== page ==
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Gamle mænd i nye biler (2002)

Not Rated | | Action, Comedy, Crime | 12 July 2002 (Denmark)
The last wish of the dying "Monk" is for his foster child, Harald, to find his real son, Ludvig. But the latter is currently in a Swedish prison cell. Peter and Martin - the two chefs - ... See full summary »

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Cast

Cast overview, first billed only:
...
...
Tomas Villum Jensen ...
Brian Patterson ...
Vuk
...
Ludvig
...
Mille
...
Munken
Jacob Haugaard ...
Slavko Labovic ...
Thomas Rode Andersen ...
Dan Hansen
Dorte Daugberg ...
Sygeplejerske (as Dorte Daugbjerg)
Anna-Britt Mathiasen ...
Bank assistenter (as Anna Britt Mathiasen)
Jacob Michelsen ...
Bank assistenter
Kristian Wasshede ...
Hotelportier (as Kistian Wasshede)
Josefine Bergsøe ...
Charterstewardesse (as Josephine Bergsøe)
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Storyline

The last wish of the dying "Monk" is for his foster child, Harald, to find his real son, Ludvig. But the latter is currently in a Swedish prison cell. Peter and Martin - the two chefs - want to get him out and soon father and son meet for the first time in their lives. They get on from the word go, but now dad needs a liver transplant and Ludvig and Harald set about raising the wherewithal. Everything goes wrong when they try to rob a bank, though they meet Mille, who puts them onto a new trail, and Peter and Martin also make a contribution. However, soon they have the cops and the anti-terror corps on their tails. Written by Danish Film Institute

Plot Summary | Add Synopsis

Genres:

Action | Comedy | Crime

Certificate:

Not Rated | See all certifications »
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Details

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Release Date:

12 July 2002 (Denmark)  »

Also Known As:

Gamla män i nya bilar  »

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Aspect Ratio:

1.85 : 1
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Did You Know?

Goofs

In car chase after the bank robbery Harald is sitting in the front/back/front of the car between shots. See more »

Quotes

Ludvig: Well, I lived with my mother till I was twelve.
Mille: I thought you said she died when you were nine.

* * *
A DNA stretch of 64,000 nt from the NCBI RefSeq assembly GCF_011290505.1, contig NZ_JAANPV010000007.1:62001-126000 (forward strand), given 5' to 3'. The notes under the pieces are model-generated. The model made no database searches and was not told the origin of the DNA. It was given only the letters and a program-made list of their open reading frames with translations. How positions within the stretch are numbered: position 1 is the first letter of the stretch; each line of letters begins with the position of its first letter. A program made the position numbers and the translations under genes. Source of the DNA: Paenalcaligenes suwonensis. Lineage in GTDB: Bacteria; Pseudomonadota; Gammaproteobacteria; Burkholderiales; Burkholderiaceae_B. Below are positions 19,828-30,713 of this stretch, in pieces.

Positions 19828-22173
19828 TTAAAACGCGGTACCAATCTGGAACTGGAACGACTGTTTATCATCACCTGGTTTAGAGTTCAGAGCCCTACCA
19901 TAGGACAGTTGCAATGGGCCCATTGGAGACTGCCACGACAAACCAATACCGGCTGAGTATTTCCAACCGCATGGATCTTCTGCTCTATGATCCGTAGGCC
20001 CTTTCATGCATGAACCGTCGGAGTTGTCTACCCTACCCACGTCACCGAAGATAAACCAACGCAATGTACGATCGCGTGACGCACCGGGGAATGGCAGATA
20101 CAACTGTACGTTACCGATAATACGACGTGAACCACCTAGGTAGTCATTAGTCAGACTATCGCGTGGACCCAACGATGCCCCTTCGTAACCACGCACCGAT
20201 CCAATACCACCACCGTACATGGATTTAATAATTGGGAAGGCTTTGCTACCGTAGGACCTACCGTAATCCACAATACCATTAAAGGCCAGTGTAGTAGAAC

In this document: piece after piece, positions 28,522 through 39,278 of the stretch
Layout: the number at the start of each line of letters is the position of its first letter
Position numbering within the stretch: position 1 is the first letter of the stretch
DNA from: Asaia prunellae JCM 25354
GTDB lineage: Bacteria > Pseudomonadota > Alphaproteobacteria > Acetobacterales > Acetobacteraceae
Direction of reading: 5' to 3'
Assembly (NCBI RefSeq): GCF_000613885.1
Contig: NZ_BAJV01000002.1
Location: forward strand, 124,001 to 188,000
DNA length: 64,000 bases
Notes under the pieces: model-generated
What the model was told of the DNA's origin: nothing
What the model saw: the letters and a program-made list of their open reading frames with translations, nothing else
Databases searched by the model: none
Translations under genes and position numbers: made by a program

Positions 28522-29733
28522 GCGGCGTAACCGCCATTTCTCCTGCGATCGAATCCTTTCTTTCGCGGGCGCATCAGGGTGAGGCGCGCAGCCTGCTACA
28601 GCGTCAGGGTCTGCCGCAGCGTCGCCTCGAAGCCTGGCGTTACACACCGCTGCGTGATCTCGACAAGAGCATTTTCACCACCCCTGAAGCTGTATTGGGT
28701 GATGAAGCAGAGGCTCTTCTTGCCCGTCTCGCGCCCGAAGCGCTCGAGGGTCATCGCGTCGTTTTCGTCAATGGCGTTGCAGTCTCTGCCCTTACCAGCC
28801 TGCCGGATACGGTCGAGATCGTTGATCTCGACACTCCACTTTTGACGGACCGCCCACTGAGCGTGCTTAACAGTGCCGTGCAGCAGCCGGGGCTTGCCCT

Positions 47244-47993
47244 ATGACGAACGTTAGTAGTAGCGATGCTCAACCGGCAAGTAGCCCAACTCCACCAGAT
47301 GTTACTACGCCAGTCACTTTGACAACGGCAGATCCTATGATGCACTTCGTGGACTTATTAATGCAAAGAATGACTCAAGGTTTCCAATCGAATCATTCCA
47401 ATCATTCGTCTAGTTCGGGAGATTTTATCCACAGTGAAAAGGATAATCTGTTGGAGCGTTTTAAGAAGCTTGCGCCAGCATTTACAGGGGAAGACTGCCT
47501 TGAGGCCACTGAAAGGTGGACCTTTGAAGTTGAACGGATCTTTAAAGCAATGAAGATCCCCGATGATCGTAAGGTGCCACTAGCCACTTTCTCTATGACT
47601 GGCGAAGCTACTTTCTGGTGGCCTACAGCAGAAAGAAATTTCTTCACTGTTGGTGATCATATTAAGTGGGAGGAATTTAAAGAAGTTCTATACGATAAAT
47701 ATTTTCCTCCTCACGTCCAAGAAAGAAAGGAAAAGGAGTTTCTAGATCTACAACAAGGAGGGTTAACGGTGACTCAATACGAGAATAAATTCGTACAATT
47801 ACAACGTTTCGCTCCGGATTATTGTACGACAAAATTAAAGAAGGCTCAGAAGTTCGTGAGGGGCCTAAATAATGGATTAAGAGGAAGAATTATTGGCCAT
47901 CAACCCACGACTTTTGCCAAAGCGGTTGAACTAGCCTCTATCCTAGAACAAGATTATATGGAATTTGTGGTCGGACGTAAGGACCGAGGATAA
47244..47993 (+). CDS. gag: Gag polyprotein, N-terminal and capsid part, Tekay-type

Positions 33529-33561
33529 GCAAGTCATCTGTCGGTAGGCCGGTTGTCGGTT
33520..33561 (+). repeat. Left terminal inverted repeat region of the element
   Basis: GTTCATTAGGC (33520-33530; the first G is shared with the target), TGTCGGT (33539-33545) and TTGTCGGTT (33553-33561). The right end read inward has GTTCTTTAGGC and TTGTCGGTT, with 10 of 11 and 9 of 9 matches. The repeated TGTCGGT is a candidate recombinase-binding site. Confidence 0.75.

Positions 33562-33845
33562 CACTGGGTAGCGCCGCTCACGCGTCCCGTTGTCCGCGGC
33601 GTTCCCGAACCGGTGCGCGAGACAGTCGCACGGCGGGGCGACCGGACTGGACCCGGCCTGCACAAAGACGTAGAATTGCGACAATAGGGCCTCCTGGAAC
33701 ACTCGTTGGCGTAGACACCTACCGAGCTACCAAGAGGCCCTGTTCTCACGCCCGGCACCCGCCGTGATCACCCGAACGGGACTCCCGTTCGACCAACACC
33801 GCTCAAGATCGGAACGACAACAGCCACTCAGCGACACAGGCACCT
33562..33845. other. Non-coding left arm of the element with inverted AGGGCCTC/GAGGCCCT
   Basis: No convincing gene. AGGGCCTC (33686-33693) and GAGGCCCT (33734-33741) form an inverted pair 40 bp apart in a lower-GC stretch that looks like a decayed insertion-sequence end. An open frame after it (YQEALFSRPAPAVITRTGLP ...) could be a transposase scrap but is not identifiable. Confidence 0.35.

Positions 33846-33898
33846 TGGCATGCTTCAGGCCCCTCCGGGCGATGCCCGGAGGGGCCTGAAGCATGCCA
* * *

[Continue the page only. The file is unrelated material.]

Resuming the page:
Ludvig: Yes, she did.
[pause]
Mille: Oh you're so sweet...
See more »

Crazy Credits

Before the film begins, the following can be read in Danish: Dedicated to Henning Bahs 1928 - 2002 See more »

Connections

Remade as Vet hard (2005) See more »

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User Reviews

 
Old Men in New Cars
20 September 2010 | by See all my reviews

The 1999 Danish black comedy In China They Eat Dogs brought an enjoyable gust of fresh air to the often overly serious Nordic cinema. The prequel Old Men in New Cars casts light on the characters' earlier life: Harald (Kim Bodnia) has just been released from prison and owes a large sum of money to a gangster named Ratko (Slavko Labovic) but doesn't let the debt bother him very much. After his dying father figure Munken (Jens Okking) asks Harald to locate his estranged son Ludvig (Torkel Petersson), Harald and his cook friends Martin and Peter (Nikolaj Lie Kaas and Tomas Villum Jensen) and their new inept assistant Vuk (Brian Patterson) come up with a plan to get Ludvig, a multiple murderer with a sensitive side, out of a Swedish prison. While robbing a bank, they also they also become attached to a suicidal woman Mille (Iben Hjejle) who tags along and evokes new kinds of feelings in Ludvig. Next it is time for an elaborate airplane hijacking...

The main difference to the first movie is the absence of the mild-mannered Arvid, arguably the protagonist of In China They Eat Dogs. Instead, the prequel focuses on Harald and his ever-calm attitude to whatever obstacles life drops in front of him. The semi-reluctant Martin and Peter are the same as before, providing a lot of comedy with their awkward insecurity when things get rough and bodies start piling up, not to mention the always hapless Vuk who keeps getting seriously injured as a running gag in both movies. The main charm of the humour still lies in the deadpan delivery of the gang's outrageously implausible schemes, be it a prison break by bungee cord or an airplane robbery with an ambulance.

The action scenes, while not as numerous as in Hollywood blockbusters, are well designed and both entertaining and exciting. Especially the car chase after the bank robbery deserves a special mention, rarely do we get to see such wreckage in any normal Nordic thriller. The actors also do a good job; especially Kaas and Jensen are great as the manipulatable henchmen of the menacing Kim Bodnia, but Iben Hjejle is a joy to watch as well. Even though the absence of Arvid seems disappointing at first, it soon becomes obvious that Torkel Petersson's Ludvig is more than enough to replace him – Ludvig's homicidal tendencies mix with his caring side rather hilariously.

The familiar absurd undercurrent is still strong and the humour and action are in good balance, so those who enjoyed In China They Eat Dogs have no reason to miss out Old Men in New Cars. In the first movie there was a serious theme under the surface, namely a mild-mannered man's desire to be true to himself, and while the prequel feels a bit more straightforward, it also presents a dramatic story about familial love. In any case, both films belong among the best Danish films I have seen in a good while.


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